An electric bike, also known as an ebike, is a motorized bicycle that uses rechargeable batteries and an electric motor for propulsion. Depending on those two components, motorized bikes can travel up to 28 mph and go 20 or more miles on one charge. The most common battery systems include sealed lead-acid (SLA) and lithium-ion (Li-ion), although for weight reasons, Li-ion is becoming the most popular.
There are many very good reason you might want to own a motorized bike. Here are just a few:
Electric bikes are an important and popular option when it comes to choosing the perfect electric rideable for you. We care a wide range of e-bikes including the high quality, but affordably priced eBikes. Take a look at the specs and price points of our wide selection and you'll see why ElectricRideables.com is known for offering the best value in e-bikes anywhere.
To learn even more about motorized bicycles and why one may be the right choice for you, see the Frequently Asked Questions section at the bottom of this page.
We saved this question for last because it can be a complicated one, but the simple answer – particularly for the ebikes we sell – is yes. If you want to know more, read on...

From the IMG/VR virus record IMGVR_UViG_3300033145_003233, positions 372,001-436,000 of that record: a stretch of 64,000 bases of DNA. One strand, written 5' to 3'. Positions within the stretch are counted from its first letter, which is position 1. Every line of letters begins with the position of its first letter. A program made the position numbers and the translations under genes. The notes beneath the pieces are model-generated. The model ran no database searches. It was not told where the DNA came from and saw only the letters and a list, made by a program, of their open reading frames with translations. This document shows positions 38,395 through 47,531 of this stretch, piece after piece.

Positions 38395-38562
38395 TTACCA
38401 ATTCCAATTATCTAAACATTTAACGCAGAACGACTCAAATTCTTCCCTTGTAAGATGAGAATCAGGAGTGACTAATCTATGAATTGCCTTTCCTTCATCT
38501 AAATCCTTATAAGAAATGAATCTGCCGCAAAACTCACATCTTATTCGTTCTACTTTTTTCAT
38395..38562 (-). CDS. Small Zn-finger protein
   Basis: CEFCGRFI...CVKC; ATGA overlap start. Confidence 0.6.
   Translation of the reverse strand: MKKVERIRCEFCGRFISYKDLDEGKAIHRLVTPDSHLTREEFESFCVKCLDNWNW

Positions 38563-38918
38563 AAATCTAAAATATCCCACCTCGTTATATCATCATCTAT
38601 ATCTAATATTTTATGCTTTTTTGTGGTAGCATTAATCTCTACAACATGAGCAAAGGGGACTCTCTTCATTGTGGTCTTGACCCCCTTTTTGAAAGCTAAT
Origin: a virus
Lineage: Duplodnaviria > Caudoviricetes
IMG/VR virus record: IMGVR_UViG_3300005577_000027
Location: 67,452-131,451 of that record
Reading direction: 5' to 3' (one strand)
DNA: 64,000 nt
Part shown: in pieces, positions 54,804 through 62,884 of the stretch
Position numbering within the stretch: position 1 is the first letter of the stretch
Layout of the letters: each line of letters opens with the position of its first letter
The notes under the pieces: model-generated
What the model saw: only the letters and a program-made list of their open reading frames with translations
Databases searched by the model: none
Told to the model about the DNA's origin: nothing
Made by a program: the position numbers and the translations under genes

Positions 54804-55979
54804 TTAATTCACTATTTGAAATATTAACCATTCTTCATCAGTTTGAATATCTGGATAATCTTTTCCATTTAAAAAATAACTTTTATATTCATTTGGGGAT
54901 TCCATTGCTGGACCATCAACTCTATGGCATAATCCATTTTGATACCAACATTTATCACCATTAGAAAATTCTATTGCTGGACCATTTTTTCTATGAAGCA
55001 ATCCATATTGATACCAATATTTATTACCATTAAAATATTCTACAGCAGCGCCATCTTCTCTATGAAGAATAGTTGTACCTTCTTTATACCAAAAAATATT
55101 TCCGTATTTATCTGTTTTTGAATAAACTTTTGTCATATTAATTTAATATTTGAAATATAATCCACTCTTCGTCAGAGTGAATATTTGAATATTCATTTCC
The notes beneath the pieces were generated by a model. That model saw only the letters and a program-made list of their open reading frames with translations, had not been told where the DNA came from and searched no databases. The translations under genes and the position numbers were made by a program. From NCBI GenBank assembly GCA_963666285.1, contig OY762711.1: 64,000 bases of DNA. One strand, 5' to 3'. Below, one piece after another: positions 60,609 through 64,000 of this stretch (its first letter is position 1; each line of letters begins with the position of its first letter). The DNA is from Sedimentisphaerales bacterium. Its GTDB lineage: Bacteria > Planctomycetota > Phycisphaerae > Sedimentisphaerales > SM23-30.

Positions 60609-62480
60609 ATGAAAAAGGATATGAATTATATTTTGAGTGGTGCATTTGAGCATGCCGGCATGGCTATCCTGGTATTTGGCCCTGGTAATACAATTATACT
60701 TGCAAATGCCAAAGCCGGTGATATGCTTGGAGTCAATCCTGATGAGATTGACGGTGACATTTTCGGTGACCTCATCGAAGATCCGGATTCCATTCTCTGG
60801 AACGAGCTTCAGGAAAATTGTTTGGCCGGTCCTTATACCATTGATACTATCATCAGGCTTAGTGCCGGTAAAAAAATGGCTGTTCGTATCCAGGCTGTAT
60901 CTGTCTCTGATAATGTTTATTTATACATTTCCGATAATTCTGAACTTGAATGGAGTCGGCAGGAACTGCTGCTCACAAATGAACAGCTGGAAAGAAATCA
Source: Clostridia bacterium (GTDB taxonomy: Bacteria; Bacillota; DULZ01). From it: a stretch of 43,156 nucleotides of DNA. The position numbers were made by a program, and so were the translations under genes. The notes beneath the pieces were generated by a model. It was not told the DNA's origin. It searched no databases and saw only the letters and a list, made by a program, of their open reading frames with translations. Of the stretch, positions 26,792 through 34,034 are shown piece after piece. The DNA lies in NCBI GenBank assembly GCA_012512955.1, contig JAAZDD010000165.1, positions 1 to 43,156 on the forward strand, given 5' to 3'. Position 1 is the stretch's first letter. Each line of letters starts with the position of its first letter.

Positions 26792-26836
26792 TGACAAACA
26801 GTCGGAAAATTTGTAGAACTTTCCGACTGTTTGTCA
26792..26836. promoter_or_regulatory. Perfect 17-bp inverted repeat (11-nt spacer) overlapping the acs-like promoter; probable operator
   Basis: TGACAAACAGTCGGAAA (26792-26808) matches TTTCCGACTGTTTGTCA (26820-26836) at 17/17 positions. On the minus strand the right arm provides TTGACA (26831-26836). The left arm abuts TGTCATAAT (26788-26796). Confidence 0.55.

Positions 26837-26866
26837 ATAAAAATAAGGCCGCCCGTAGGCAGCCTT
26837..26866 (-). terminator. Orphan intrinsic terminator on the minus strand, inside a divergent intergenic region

According to the Consumer Product Safety Act HR 727, in the U.S. the definition of a low-speed electric bicycle is a "two or three-wheeled vehicle with fully operable pedals and an electric motor of less than 750 watts (1 h.p.), whose maximum speed on a paved level surface, when powered solely by such a motor while ridden by an operator who weighs 170 pounds, is less than 20 mph." That’s all fine and good, but unfortunately has little to do with the law that applies to you, which is your state law wherever you live.
Most state laws define what is an ebike, what is a moped, and what is a motorcycle and there are usually different laws for each. You usually don't need a driver's license to ride an ebike, but it's possible in some states. Don't be surprised by this; remember that there are laws regulating riders of regular bikes, horses, and even pedestrians. If you want to look up your state's regulations Wikipedia has a nice summary of each state's ebike laws. Just remember, Wikipedia may or may not be up-to-date at any given moment, so to be sure, also check your official state laws.
In conclusion, it's been our experience that almost all electric bikes, including the ones we sell here on ElectricRideables.com fall well within the federal and state guideline. Some motorized bicycles, particularly those with a gasoline engine, can cross the line and be treated by the laws and rules regulating mopeds. Our ebikes don't.
DISCLAIMER: Please note that we are not attorneys and in no way are offering you legal advice. Our comments here are intended only as a guide to help you determine whether an ebike is right for you. Please refer to your own local and state laws to determine the rules and regulations governing ebikes in your state.